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On Talkativeness
by [?]

Sec. III. And yet nature has fenced and barricaded in us nothing so much as the tongue, having put the teeth before it as a barrier, so that if, when reason holds tight her “glossy reins,”[547] it hearken not, nor keep within bounds, we may check its intemperance, biting it till the blood comes. For Euripides tells us that, not from unbolted houses or store-rooms, but “from unbridled mouths the end is misfortune.”[548] But those persons who think that houses without doors and open purses are no good to their possessors, and yet keep their mouths open and unshut, and allow their speech to flow continually like the waves of the Euxine,[549] seem to regard speech as of less value than anything. And so they never get believed, though credit is the aim of every speech; for to inspire belief in one’s hearers is the proper end of speech, but praters are disbelieved even when they tell the truth. For as corn stowed away in a granary is found to be larger in quantity but inferior in quality, so the speech of a talkative man is increased by a large addition of falsehood, which destroys his credit.

Sec. IV. Then again every man of modesty and propriety would avoid drunkenness, for anger is next door neighbour to madness as some think,[550] but drunkenness lives in the same house: or rather drunkenness is madness, more short-lived indeed, but more potent also through volition, for it is self-chosen. Nor is drunkenness censured for anything so much as its intemperate and endless talk.

“Wine makes a prudent man begin to sing,
And gently laugh, and even makes him dance.”[551]

And yet there is no harm in all this, in singing and laughing and dancing. But the poet adds–

“And it compels to say what’s best unsaid.”[552]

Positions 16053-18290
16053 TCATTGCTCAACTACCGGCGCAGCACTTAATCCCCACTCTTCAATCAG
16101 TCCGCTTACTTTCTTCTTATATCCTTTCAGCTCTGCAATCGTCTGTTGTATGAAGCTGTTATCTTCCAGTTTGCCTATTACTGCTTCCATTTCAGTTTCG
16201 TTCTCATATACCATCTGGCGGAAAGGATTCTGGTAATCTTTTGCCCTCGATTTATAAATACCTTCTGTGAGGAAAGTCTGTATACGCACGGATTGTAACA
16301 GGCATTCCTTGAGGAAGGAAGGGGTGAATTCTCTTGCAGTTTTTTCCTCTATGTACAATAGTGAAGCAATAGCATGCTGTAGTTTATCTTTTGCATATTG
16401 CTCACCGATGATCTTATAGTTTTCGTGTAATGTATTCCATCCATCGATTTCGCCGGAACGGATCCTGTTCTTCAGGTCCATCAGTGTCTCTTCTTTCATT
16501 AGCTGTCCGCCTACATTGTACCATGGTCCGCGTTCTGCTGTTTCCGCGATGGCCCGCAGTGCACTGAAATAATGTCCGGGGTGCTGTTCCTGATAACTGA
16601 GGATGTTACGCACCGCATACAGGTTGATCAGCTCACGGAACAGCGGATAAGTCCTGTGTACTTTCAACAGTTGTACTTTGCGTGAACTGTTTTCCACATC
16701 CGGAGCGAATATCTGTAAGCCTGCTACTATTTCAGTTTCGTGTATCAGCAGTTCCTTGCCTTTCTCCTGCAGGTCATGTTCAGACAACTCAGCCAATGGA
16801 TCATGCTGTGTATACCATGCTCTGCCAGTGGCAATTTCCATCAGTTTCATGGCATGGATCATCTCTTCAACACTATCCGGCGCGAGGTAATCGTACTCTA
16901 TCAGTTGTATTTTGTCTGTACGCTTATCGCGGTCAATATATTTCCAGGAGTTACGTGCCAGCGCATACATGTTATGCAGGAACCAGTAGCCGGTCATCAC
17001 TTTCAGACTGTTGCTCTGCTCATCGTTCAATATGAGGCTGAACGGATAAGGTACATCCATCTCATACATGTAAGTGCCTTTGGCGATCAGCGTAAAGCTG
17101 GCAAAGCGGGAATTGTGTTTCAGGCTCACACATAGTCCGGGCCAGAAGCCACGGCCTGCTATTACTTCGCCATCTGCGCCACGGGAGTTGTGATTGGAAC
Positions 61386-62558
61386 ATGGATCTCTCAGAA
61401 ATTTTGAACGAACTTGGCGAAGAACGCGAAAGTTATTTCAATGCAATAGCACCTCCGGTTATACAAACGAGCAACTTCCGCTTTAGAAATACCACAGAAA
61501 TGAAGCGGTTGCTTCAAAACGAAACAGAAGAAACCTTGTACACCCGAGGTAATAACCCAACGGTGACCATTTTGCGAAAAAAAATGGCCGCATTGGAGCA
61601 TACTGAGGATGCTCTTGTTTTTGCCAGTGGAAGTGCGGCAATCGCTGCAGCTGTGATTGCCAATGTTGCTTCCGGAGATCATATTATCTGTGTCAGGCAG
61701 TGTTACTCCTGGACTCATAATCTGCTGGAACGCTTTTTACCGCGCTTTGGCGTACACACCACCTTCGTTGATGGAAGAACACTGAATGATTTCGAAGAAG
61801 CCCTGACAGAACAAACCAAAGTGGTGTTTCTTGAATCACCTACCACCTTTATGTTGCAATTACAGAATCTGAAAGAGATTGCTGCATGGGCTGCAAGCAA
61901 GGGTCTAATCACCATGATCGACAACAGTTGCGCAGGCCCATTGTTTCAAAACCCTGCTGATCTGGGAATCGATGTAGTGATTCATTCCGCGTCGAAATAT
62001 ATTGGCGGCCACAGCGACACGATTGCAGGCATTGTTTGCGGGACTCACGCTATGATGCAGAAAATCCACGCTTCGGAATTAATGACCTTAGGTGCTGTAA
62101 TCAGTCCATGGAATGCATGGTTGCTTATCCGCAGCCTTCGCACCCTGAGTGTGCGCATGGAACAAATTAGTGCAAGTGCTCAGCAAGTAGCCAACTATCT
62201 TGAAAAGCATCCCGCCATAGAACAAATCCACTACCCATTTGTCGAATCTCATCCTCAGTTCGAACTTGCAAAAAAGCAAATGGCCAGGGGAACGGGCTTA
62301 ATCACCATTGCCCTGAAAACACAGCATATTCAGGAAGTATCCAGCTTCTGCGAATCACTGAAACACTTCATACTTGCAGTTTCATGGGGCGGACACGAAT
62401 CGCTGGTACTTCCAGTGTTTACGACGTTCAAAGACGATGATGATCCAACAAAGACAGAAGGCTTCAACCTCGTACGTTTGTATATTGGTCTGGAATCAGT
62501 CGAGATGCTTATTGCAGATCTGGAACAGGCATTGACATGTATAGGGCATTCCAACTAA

This is indeed dreadful and dangerous. And perhaps the poet in this passage has solved that problem of the philosophers, and stated the difference between being under the influence of wine and being drunk, mirth being the condition of the former, foolish talk of the latter. For as the proverb tells us, “What is in the heart of the sober is on the tongue of the drunken.”[553] And so Bias, being silent at a drinking bout, and jeered at by some young man in the company as stupid, replied, “What fool could hold his tongue in liquor?” And at Athens a certain person gave an entertainment to the king’s ambassadors, and at their desire contrived to get the philosophers there too, and as they were all talking together and comparing ideas, and Zeno alone was silent, the strangers greeted him and pledged him, and said, “What are we to tell the king about you, Zeno?” And he replied, “Nothing, but that there is an old man at Athens that can hold his tongue at a drinking bout.” So profound and mysterious and sober is silence, while drunkenness is talkative: for it is void of sense and understanding, and so is loquacious. And so the philosophers define drunkenness to be silly talk in wine. Drinking therefore is not censured, if silence go with it, but foolish prating turns being under the influence of wine into drunkenness. And the drunken man prates only in his cups; but the talkative man prates everywhere, in the market-place, in the theatre, out walking, by night and by day. If he is your doctor, he is more trouble to you than your disease: if he is on board ship with you, he disgusts you more than sea-sickness; if he praises you, he is more fulsome than blame. It is more pleasure associating with bad men who have tact than with good men who prate. Nestor indeed in Sophocles’ Play, trying by his words to soothe exasperated Ajax, said to him mildly,